Danny Koker

The legendary motor-head talks about classics, memorable customers and, of course, death

Danny Koker’s shop, Count’s Kustoms, is a little menacing, with its flame-detailed hot rods and skull-encrusted motorcycles. So when he emerges to ask where to conduct this interview, I gingerly reply, “How about your office?”

“You asked for it,” an employee says. What could be up there, I wonder, as Koker offers his arm to lead the way up an ominous metal staircase.

But after our ascent, the office motif turns out to be more rock ’n’ roll businessman than fatalist biker purveyor. The red walls are lined with Mötley Crüe plaques, velvet high-back chairs and a massive desk. Well, there is a coffin against the back wall (for naps, Koker says), but that’s the lone artifact dedicated to shock value, and once we start talking, the death vibe disappears behind Koker’s decidedly unbiker-like disposition.

Koker has been building custom motorcycles in this shop off Highland Drive since 1999, but his love affair with bikes began when his father bought him his first bike. A career in television production helped lure Koker to Las Vegas. After his family purchased Channel 33, Koker became a cult favorite as Count Cool Rider, the host of the late-night Saturday Fright at the Movies. But his passion for television never kept him from building motorcycles, and soon Koker’s rock ’n’ roll aesthetic drew attention from the likes of Ozzy Osbourne and Vince Neil.

It was his relationship with the latter that led to his newest investment: Feelgoods Rock Bar & Grill and Vince Neil Ink. He does not devote as much time to “wrenching on bikes” these days, but Koker insists it’s still his passion—even with a recording studio on deck.

What’s your favorite vehicle that you’ve restored?

That’s the million-dollar question. I personally own 55 cars and eight or nine bikes, and I can’t point my finger at the bikes and say which one is my favorite because I love them all for a different reason. I have one that I ride the most. I call her my coffin bike. Does that make her my favorite? I don’t know. It’s the same with the cars. They each have their own story and reason as to why they’re here.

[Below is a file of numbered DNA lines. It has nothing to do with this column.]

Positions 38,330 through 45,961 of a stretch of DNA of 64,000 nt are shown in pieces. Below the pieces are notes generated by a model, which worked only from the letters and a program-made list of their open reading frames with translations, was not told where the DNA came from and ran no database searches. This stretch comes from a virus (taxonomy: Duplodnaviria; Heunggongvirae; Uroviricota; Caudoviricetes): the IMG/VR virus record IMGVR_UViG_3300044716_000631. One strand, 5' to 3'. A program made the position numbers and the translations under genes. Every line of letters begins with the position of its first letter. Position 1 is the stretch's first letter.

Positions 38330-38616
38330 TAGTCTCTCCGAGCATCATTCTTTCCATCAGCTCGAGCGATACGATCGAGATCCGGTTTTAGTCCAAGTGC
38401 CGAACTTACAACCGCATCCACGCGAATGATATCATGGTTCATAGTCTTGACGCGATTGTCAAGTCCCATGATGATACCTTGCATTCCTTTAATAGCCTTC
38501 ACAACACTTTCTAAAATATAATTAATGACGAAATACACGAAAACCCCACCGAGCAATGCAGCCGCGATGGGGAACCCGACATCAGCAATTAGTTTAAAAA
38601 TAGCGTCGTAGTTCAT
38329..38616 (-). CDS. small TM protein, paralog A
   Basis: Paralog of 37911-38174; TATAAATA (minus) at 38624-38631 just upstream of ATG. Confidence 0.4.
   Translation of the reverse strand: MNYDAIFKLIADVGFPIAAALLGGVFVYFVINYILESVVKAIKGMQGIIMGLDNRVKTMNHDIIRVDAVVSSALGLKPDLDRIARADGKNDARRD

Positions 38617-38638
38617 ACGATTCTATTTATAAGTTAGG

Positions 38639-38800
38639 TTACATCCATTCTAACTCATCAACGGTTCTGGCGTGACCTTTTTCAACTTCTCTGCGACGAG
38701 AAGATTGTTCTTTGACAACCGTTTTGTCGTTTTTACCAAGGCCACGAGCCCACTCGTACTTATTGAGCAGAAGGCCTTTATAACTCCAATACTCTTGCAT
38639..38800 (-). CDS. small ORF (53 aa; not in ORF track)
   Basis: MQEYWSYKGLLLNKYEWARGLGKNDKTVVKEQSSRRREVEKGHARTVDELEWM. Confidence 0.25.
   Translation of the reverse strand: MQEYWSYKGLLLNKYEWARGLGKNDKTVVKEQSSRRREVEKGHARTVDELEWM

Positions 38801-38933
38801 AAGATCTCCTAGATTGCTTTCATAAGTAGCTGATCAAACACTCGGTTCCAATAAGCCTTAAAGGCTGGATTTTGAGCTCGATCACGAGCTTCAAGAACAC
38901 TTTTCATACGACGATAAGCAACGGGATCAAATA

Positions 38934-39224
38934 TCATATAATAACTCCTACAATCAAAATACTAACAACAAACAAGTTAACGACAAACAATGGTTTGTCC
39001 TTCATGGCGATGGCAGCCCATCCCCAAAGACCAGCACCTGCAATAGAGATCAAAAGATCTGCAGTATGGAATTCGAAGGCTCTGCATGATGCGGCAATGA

What is the ultimate classic car?

The 1966 427 AC Cobra. Its age makes it a classic. What it can do makes it the ultimate. It was the fastest production car ever built at that time, and up until recently it still held many records against all of the modern super cars. It’s still one of the most incredible cars to be reckoned with, yet it’s a vintage classic car.

What is your favorite place to ride?

The Pacific Coast Highway is a phenomenal ride. Up that coast is gorgeous. If we’re talking a Vegas thing, like a day trip, it’s great to get up in the morning and grab some breakfast with your boys and maybe head up to Mountain Springs, stop there and then maybe down through Pahrump and down into Indian Springs and come back the long way. That’s a really nice ride.

Have you ever told someone no to making a bike?

Absolutely, I’ve turned down a few people. One guy was really adamant; he wanted me to build him a golf-themed chopper. I’m not too big on theme bikes anyways. I think they kind of look like cartoons, and that’s not really cool. He wanted a golf-themed bike to the point where he wanted the wheels to be golf balls that were half cut, and he wanted the grips to be golf club handles and he wanted the brake and shifter lever to be golf-ball heads. Golf is great, but that was so stupid it was unbelievable. I tried to convince this guy in a nice way that I really wasn’t interested. He was adamant, and he just kept coming back. I had to get really stern with him and tell him why I didn’t want to do it. It was just really bad, and I didn’t want to put my name on it.

Who’s your favorite celebrity that you’ve built a bike for?

Ozzy Osbourne. He’s one of the coolest people you’d ever want to meet. I sincerely mean that—he’s wonderful. And the bike that we did for him was a real showpiece. I’m really proud of that bike. That whole experience of working on that bike and working with him was just awesome.

Could you envision a scenario where you don’t ride anymore?

No, I can’t. My dad bought my first bike for me when I was 8. I can’t imagine not riding. To me that’s not an option. Maybe what I ride might change a little bit, but I’ll still be riding.

How would you want to die?

Going a million miles an hour with my hair on fire.

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